Steven Gerrard: 'I've got 40 caps - and only played in my real position for 45 minutes'

Liverpool's lifeblood can be England's great hope in a Wayne-less world. Nick Townsend hears a powerful plea from a powerful player
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The Independent Online

A journalist from Finland was at Liverpool's Melwood training ground a few days ago, compiling one of those "My Favourites" lists with Steven Gerrard. The Liverpool captain obligingly answered the questions. Food: Italian. Drink: Can't say beer, can I? Make it Lucozade. Clothes: Casual. Music: Pop. Actor/ actress: Robert de Niro/Jessica Alba. Movie: Scarface. And finally, he was asked: Your dream final in World Cup 2006, and how will it go? "England-Germany," came the animated reply. "Three-nil; Gerrard hat-trick."

Only hours later, that buoyant demeanour could not have been more transformed as news filtered through of Wayne Rooney's fractured metatarsal, which severely diminished the satisfaction of two superb goals in Liverpool's eclipse of Aston Villa. While others offered a range of reactions from sympathy to cautious optimism, Gerrard preferred to shoot from the lip. "I think it is impossible to have a successful World Cup without Wayne," was his immediate response to reports that the Manchester United man could be absent for all or part of the summer spectacular. Some claimed his words were merely defeatist; Gerrard would contend that he was simply being brutally realistic.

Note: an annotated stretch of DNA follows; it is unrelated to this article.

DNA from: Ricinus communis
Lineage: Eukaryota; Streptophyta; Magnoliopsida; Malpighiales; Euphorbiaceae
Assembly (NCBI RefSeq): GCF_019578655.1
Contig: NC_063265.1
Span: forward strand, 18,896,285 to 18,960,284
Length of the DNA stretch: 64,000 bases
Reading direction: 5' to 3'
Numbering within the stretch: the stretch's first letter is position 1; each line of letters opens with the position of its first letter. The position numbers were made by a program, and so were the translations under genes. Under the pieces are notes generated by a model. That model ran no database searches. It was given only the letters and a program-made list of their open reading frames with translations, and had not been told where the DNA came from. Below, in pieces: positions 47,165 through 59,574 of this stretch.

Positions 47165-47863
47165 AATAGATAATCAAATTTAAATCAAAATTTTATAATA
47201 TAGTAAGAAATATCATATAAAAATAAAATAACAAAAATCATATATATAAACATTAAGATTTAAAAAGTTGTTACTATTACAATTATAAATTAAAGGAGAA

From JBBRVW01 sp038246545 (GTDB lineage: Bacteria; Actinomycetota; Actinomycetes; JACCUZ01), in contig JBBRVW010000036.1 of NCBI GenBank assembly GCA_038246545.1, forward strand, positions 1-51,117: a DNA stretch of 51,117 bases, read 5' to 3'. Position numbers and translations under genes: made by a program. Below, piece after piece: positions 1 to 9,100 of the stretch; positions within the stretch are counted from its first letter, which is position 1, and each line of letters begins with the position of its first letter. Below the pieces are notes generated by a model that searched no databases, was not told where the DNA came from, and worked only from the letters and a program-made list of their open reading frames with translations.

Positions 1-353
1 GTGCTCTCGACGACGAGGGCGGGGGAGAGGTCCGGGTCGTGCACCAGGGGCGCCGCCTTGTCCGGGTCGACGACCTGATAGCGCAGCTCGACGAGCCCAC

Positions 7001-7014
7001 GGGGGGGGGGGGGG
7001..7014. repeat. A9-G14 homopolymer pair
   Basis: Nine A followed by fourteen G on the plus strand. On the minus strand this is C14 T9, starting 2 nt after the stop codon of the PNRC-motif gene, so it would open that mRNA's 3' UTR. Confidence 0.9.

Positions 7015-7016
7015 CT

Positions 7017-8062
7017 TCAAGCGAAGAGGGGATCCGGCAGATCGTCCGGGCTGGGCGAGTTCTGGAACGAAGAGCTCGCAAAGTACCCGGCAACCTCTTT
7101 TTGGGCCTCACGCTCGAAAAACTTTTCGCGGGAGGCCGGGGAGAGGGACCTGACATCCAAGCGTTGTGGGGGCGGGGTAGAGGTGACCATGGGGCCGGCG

Yet it was perhaps typical of the player that his instinctive reaction to Rooney's misfortune was to consider the effect on England's team, and specifically his fellow Merseysider, rather than the potential benefit it could bring himself.

Because the more you think about Sven Goran Eriksson's dilemma, if he has to plan for a World Cup without the talismanic 20-year-old, the more it opens the fascinating prospect of the midfielder Gerrard being thrust forward into the role of second striker. As the former Liverpool defender Mark Lawrenson observed: "His flexibility means he could play up front off a more forward player, leaving a midfield behind him of, say, Frank Lampard, Michael Carrick, Joe Cole and David Beckham."

Whether a man of Eriksson's conservative nature would contemplate such a deployment for Gerrard is another matter, of course, though it would certainly be a solution to the perennial dilemma of how to accommodate him in the same midfield as Lampard. It is a conundrum that at times has left this inspirational player restricted to a holding role when many believe that his attacking instincts should be given full rein.

"That's exactly the way I feel," he says. "That's the way I play for Liverpool. But I've got to be unselfish, if you like, and think of the team before myself."

However, Gerrard adds pointedly: "I was thinking about it the other day. I've got 40 caps and I've only played in my strongest position [attacking central midfield] for England for 45 minutes. I know I can translate my form for Liverpool on to the inter-national stage. But people might have to be a little patient." Not with him, you suggest, but with the England coach. One can comprehend the player's frustration. "Well, I wouldn't say frustrating is the right word. Certain people have criticised me at inter-national level, saying I haven't reproduced my Liverpool form for England, but the reason I'm playing so well for my club is because I'm playing in my favourite [attacking] role, week in, week out. I can find my confidence in that position. I have this belief: if he's playing in his strongest position, Steven Ger-rard will play his best football."